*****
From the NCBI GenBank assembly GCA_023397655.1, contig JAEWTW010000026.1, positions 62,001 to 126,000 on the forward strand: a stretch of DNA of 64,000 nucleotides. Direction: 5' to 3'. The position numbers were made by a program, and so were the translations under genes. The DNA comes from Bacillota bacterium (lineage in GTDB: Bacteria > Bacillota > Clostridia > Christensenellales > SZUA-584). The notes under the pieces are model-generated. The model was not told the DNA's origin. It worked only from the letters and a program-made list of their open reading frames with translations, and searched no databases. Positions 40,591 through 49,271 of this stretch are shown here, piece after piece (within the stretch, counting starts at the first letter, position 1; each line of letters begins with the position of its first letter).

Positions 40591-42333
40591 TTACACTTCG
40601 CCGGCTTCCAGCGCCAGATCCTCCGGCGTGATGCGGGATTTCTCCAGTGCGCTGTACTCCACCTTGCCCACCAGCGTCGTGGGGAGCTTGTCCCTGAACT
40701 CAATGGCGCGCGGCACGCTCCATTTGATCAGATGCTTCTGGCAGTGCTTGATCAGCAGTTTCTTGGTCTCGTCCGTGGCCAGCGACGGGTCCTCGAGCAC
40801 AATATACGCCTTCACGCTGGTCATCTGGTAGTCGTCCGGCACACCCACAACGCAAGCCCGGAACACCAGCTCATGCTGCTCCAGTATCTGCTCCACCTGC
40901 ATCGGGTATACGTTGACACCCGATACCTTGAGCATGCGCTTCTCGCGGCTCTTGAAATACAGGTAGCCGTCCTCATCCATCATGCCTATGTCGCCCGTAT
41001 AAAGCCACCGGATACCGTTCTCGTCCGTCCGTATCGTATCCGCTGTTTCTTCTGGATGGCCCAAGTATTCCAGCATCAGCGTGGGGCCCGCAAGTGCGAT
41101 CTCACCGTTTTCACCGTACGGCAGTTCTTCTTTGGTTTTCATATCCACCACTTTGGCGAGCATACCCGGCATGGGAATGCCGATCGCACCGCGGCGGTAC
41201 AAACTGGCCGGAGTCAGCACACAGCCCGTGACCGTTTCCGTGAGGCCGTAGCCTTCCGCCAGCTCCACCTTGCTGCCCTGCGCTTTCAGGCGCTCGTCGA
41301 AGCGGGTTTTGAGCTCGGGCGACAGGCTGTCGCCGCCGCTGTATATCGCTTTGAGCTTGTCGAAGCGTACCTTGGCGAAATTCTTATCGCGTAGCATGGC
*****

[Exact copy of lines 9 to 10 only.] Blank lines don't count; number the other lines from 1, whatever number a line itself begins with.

41101 CTCACCGTTTTCACCGTACGGCAGTTCTTCTTTGGTTTTCATATCCACCACTTTGGCGAGCATACCCGGCATGGGAATGCCGATCGCACCGCGGCGGTAC
41201 AAACTGGCCGGAGTCAGCACACAGCCCGTGACCGTTTCCGTGAGGCCGTAGCCTTCCGCCAGCTCCACCTTGCTGCCCTGCGCTTTCAGGCGCTCGTCGA